In all honesty, Grand Theft Auto IV didn't massively impress me, however if GTA V manages to fix most of the issues I had with its predecessor it is guaranteed to be a sensational game.

Tomb Raider 

Why it made my list: I liked the old Tomb Raider. I have great memories of playing it on PS2 and Xbox 360 and it wasn't until Uncharted came along that there was anything that really rivaled it. It was never perfect, but always fun and great to play; however the success of Uncharted certainly brought about hard times for the long lasting series and it isn't surprising to see it getting a make over.

While I'm still slightly skeptical about some of the gameplay features, Tomb Raider looks to be a sensational adventure. It touches on a mature darkness that wasn't expected from such a previously 'friendly' series. 

Lara is still as attractive as ever, but it is no longer focused around how sexy or 'cool' she is and wild her adventures. Instead it is about her struggles to survive on a tropical island full of scummy mercenaries and troubling puzzles. It has, in a way, grown up. 

It looks to be a highlight of next year - for me at least - offering a totally story focused experience that could, if successful, reinvent Lara Croft and Tomb Raider for good.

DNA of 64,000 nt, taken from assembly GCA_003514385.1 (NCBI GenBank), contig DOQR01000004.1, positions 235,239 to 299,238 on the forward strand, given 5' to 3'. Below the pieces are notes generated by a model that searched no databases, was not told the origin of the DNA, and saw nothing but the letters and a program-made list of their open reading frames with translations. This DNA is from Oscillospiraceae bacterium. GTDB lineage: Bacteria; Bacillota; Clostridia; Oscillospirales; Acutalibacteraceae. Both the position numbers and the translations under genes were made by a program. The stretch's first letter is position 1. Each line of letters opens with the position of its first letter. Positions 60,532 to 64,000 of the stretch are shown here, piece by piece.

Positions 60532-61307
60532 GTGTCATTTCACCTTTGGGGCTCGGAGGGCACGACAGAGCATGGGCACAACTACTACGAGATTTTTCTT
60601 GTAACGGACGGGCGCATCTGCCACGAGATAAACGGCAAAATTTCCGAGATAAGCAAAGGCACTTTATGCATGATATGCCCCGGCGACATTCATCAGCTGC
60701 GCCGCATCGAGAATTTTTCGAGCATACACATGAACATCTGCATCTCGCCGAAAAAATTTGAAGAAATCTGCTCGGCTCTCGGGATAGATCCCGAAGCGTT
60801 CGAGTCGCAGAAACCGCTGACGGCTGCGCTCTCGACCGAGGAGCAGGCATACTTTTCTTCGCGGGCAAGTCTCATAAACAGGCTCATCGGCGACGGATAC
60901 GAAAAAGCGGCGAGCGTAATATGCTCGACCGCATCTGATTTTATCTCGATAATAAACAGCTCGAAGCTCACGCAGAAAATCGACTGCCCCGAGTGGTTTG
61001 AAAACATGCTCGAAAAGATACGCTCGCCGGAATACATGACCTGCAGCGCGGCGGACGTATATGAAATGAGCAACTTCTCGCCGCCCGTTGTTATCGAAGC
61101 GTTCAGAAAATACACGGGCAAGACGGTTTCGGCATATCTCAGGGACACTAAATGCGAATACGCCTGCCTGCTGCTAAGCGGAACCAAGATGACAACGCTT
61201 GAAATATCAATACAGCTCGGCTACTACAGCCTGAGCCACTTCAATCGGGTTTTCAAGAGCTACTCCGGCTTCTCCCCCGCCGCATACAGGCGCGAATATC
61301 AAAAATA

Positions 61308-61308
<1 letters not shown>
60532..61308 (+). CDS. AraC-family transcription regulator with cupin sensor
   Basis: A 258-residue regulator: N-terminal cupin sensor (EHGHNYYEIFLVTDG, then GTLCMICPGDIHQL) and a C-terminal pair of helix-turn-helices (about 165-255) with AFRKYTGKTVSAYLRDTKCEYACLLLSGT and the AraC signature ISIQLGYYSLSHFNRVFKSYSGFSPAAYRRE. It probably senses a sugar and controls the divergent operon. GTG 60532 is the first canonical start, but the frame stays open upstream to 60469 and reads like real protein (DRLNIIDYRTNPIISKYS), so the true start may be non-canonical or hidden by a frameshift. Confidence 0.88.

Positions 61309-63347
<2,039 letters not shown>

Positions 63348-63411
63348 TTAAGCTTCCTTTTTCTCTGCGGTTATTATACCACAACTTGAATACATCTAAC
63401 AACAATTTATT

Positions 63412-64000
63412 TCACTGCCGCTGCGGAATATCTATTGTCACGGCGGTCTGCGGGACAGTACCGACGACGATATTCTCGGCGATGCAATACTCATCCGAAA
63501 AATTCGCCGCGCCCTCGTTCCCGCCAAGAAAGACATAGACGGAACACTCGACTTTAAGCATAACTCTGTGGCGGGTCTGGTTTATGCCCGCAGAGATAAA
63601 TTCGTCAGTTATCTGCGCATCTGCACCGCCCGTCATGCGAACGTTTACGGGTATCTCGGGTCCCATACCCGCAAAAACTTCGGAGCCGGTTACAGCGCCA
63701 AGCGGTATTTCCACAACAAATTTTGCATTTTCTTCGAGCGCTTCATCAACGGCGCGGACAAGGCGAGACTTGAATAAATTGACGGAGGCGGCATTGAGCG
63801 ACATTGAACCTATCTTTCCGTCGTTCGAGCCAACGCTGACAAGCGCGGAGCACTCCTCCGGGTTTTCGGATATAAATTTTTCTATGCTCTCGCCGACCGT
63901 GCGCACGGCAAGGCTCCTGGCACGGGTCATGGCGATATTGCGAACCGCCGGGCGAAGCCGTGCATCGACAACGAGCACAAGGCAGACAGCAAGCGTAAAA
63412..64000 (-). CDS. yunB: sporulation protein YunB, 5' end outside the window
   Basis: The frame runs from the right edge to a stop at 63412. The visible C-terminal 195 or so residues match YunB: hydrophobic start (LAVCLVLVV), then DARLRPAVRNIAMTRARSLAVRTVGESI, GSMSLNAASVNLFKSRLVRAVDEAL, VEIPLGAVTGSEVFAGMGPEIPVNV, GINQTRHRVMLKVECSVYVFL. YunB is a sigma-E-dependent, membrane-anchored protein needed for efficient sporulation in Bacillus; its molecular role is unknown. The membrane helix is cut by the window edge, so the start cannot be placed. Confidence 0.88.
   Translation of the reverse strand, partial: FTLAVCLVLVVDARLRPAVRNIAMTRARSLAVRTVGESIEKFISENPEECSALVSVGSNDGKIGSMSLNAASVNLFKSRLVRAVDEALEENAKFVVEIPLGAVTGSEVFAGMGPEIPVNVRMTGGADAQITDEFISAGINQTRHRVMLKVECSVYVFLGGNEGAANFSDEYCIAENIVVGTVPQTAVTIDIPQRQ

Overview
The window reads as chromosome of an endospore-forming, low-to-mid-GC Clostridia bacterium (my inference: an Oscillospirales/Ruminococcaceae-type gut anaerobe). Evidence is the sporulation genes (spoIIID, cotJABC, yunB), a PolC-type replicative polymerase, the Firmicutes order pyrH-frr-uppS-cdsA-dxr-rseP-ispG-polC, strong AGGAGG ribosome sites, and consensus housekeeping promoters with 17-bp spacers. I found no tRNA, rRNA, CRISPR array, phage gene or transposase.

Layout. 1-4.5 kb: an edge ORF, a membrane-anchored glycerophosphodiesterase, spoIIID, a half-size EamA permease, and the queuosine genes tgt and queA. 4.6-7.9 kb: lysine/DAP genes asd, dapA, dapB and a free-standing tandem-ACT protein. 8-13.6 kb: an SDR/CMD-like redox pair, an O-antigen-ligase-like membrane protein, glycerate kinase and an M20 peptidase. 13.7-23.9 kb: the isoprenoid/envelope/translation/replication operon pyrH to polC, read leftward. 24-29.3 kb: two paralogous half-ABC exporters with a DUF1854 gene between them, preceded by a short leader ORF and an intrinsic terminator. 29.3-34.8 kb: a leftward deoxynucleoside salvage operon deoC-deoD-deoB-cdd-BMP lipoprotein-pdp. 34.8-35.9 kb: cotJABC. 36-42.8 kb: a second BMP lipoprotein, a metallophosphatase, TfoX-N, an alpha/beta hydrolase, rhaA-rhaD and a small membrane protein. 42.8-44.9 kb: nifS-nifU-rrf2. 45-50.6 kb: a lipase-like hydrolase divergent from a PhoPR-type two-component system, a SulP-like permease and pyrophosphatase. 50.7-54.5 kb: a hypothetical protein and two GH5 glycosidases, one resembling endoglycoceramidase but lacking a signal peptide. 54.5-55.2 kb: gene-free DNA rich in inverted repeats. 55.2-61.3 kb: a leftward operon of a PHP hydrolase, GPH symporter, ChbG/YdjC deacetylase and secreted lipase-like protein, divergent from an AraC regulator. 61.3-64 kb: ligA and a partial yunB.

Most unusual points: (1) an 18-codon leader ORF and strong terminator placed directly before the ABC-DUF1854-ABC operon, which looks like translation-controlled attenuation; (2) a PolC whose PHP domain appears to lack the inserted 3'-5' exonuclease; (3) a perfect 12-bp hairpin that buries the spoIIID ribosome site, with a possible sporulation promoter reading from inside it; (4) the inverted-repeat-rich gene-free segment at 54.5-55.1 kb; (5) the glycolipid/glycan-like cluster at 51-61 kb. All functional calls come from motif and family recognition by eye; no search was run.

Bioshock Infinite

Why it made my list: In a way Rapture is BioShock and BioShock is Rapture. That is why my first thought was of how dangerous the change in setting was for BioShock Infinite. However, after considering the dreary sequel that was BioShock 2, it's impossible not to fully support 2K's aim to move forward with the series.

Just like GTA V, BioShock Infinite doesn't really need a full explanation of why it made my list. To anyone who has played the series and loved it: this choice probably seems obvious.

Set up in the clouds in a magical city; BioShock Infinite looks to take the player on an epic a journey as the first installment in the series did. A strong story, character line up and, most of all, an incredible world, looks to be the focal point of Infinite.

If executed properly, the game could easily be one of the best next year has to offer. Either way, it has been delayed enough times to warrant this. Let us hope it performs.

Metro: Last Light